Laschamp event

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The Laschamp event was a geomagnetic excursion (a short reversal of the Earth's magnetic field). It occurred 41,400 years ago, during the end of the Last Glacial Period. It is known from geomagnetic anomalies discovered in the 1960s in the Laschamps lava flows in Clermont-Ferrand, France.[1]

The Laschamp event was the first known geomagnetic excursion and remains the most thoroughly studied among the known geomagnetic excursions.[2]

Discovery and further research[edit]

The Laschamp excursion occurred 41,400 (±2,000) years ago during the end of the Last Glacial Period; it was first recognised from a geomagnetic excursion discovered c. 1969 in the Laschamps lava flows in the Clermont-Ferrand district of France.[1]

The magnetic excursion has since been demonstrated in geological archives from many parts of the world.[2] The magnetic field was reversed for approximately 440 years, with the transition from the normal field lasting approximately 250 years. The reversed field was 75% weaker, whereas the strength dropped to only 5% of the current strength during the transition. This reduction in geomagnetic field strength resulted in more cosmic rays reaching the Earth, causing greater production of the cosmogenic isotopes beryllium 10 and carbon 14.[3]

The Australian Research Council is funding research to analyze a kauri tree uncovered in New Zealand in 2019. According to its carbon-dating, the tree was alive during the event (41,000–42,500 years ago).[4][5]

The geomagnetic field was at low levels from 42,200–41,500 years ago. This period of low magnetic field has been termed the Adams Event or Adams Transitional Geomagnetic Event, a tribute to science fiction writer Douglas Adams, who wrote in The Hitchhiker's Guide to the Galaxy that "42" was the answer to life, the universe, and everything.[6][7] During this period, Earth's magnetic field dropped to below 6% of the current level, Carbon 14 production increased, ozone levels decreased, and atmospheric circulation changed.[8] This loss of the geomagnetic shield was also claimed to have caused the extinction of Australian megafauna, the extinction of the Neanderthals, and the appearance of cave art.[9][10][11]

See also[edit]

Further reading[edit]

  • Felix, Robert W. (2008). Magnetic Reversals and Evolutionary Leaps: The True Origin of Species. Sugarhouse Pub. ISBN 9780964874671.


  1. ^ a b Bonhommet, N.; Zähringer, J. (1969). "Paleomagnetism and potassium argon age determinations of the Laschamp geomagnetic polarity event". Earth and Planetary Science Letters. 6 (1): 43–46. Bibcode:1969E&PSL...6...43B. doi:10.1016/0012-821x(69)90159-9.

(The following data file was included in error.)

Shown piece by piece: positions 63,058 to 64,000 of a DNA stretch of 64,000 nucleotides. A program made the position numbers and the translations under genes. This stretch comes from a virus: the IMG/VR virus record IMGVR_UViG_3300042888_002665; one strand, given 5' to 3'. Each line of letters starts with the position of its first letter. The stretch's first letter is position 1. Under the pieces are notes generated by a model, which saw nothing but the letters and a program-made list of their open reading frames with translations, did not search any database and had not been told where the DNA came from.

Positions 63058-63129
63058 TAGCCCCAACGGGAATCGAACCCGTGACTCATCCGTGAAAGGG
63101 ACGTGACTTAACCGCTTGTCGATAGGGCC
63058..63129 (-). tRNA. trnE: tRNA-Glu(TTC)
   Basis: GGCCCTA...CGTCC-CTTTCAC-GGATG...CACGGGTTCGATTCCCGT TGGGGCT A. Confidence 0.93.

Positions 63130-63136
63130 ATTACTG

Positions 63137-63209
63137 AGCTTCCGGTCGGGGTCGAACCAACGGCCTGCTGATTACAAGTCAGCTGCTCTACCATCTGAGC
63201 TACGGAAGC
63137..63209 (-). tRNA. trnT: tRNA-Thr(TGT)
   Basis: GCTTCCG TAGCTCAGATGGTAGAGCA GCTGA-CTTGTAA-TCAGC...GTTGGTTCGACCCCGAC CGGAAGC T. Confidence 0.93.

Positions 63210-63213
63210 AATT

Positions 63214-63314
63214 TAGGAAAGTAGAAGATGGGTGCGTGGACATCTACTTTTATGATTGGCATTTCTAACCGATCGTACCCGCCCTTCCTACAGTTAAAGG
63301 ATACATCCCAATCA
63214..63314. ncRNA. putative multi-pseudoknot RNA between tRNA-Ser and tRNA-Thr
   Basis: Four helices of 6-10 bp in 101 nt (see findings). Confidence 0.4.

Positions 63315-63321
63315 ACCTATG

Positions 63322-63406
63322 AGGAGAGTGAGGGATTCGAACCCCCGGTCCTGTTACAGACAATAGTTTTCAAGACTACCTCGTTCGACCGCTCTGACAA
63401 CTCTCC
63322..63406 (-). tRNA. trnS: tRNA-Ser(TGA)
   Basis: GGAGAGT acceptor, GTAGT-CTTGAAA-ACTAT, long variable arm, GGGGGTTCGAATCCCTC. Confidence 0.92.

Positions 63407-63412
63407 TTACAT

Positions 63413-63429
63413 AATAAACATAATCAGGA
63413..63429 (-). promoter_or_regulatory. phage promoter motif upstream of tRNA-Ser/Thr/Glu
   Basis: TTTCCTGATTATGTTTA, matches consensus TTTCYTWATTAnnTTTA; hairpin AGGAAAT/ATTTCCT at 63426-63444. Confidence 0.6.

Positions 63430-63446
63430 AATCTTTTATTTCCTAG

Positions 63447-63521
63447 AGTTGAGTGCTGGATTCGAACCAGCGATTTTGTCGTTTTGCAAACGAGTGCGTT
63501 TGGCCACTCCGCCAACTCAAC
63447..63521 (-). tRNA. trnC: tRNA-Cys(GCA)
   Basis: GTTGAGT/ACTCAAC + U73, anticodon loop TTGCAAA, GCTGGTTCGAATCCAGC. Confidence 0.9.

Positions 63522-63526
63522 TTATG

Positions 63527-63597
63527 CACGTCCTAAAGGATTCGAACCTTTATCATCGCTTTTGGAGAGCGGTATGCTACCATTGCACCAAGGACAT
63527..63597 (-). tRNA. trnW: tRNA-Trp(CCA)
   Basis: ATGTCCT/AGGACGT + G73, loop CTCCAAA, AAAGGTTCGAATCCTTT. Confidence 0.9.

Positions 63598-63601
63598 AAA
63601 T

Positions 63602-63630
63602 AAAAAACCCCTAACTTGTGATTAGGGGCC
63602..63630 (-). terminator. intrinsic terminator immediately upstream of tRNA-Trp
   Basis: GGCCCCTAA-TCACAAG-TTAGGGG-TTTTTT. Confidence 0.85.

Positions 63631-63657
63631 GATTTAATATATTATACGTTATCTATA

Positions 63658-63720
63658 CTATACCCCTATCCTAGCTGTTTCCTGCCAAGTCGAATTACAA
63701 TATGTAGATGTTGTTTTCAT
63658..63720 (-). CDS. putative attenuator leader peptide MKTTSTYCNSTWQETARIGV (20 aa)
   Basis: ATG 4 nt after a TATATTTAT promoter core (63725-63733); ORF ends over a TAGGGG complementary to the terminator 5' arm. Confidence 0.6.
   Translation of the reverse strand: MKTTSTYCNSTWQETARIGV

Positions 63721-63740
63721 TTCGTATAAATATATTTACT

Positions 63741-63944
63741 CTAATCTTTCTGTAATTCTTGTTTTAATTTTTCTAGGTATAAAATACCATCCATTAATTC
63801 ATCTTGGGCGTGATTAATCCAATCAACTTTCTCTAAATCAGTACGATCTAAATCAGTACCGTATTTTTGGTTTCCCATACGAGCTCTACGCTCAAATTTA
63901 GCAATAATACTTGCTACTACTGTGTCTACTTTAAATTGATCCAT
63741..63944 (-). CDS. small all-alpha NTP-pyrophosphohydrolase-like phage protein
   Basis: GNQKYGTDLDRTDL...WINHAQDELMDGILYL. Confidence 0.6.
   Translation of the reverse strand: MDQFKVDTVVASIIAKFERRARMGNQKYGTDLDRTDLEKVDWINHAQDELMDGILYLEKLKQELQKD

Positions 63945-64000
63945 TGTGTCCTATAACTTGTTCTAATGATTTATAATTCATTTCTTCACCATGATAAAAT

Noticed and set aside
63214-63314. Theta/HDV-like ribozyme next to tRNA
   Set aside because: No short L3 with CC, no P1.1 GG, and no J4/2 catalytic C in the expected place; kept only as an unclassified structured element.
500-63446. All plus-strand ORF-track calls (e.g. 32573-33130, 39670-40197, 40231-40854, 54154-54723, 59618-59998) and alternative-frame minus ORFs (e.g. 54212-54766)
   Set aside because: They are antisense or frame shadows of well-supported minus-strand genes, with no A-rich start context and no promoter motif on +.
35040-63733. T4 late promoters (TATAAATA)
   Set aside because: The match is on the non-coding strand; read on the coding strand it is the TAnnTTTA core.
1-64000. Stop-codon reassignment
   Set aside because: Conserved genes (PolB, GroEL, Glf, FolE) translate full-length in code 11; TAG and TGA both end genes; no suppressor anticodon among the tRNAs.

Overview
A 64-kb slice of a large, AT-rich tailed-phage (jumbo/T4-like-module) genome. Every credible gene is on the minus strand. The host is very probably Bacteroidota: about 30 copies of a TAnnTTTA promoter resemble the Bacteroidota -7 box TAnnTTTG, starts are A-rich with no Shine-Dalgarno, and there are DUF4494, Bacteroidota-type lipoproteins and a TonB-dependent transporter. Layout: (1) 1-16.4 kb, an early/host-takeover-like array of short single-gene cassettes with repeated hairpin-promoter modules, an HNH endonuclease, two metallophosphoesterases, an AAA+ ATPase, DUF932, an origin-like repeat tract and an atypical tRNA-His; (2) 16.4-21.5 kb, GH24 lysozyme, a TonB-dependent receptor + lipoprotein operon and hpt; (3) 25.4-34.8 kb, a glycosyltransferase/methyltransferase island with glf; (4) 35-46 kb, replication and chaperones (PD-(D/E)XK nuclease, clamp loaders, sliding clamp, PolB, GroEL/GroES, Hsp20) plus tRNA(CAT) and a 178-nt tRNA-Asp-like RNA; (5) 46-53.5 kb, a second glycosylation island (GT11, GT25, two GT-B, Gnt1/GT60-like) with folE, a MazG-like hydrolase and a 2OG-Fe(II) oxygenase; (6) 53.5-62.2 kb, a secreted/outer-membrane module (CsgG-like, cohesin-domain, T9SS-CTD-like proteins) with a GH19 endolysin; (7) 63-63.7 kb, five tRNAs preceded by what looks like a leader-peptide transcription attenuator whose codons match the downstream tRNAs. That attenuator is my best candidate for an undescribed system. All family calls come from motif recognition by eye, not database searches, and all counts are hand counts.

2. ^ a b Laj, C.; Channell, J.E.T. (27 September 2007). "5.10 Geomagnetic Excursions" (PDF). In Schubert, Gerald (ed.). Treatise on Geophysics. 5 Geomagnetism (1st ed.). Elsevier Science. pp. 373–416. ISBN 978-0-444-51928-3. Retrieved 18 February 2021 – via
  3. ^ "An extremely brief reversal of the geomagnetic field, climate variability, and a super volcano" (Press release). Helmholtz Association of German Research Centres. 16 October 2012. Retrieved 19 October 2012.
  4. ^ Piper, Denise (2019). "Ancient Northland kauri tree reveals secrets of Earth's polar reversal". Retrieved 29 September 2019.
  5. ^ Greenfieldboyce, Nell (18 February 2021). "Ancient trees show when the Earth's magnetic field last flipped out". Science. Weekend Edition. National Public Radio. Retrieved 18 February 2021 – via
  6. ^ Cooper, Alan; Turney, Chris (May 2020). "The Adams Event, a geomagnetic-driven environmental crisis 42,000 years ago". EGU General Assembly Conference Abstracts: 12314. Bibcode:2020EGUGA..2212314C.
  7. ^ Mitchell, Alanna (18 February 2021). "A Hitchhiker's Guide to an Ancient Geomagnetic Disruption". The New York Times.
  8. ^ "A global environmental crisis 42,000 years ago". Science. 371 (6531): 811–818. 19 February 2021. doi:10.1126/science.abb8677 (inactive 19 February 2021).CS1 maint: DOI inactive as of February 2021 (link)
  9. ^ "NZ's ancient kauri yields major scientific discovery". The New Zealand Herald. 19 February 2021.
  10. ^ "End of Neanderthals linked to flip of Earth's magnetic poles, study suggests". The Guardian. 18 February 2021. Retrieved 19 February 2021.
  11. ^ Watson, Sara Kiley (24 February 2021). "A geomagnetic curveball 42,000 years ago changed our planet forever: The future is unpredictable—just ask the Neanderthals". Popular Science. Retrieved 25 February 2021.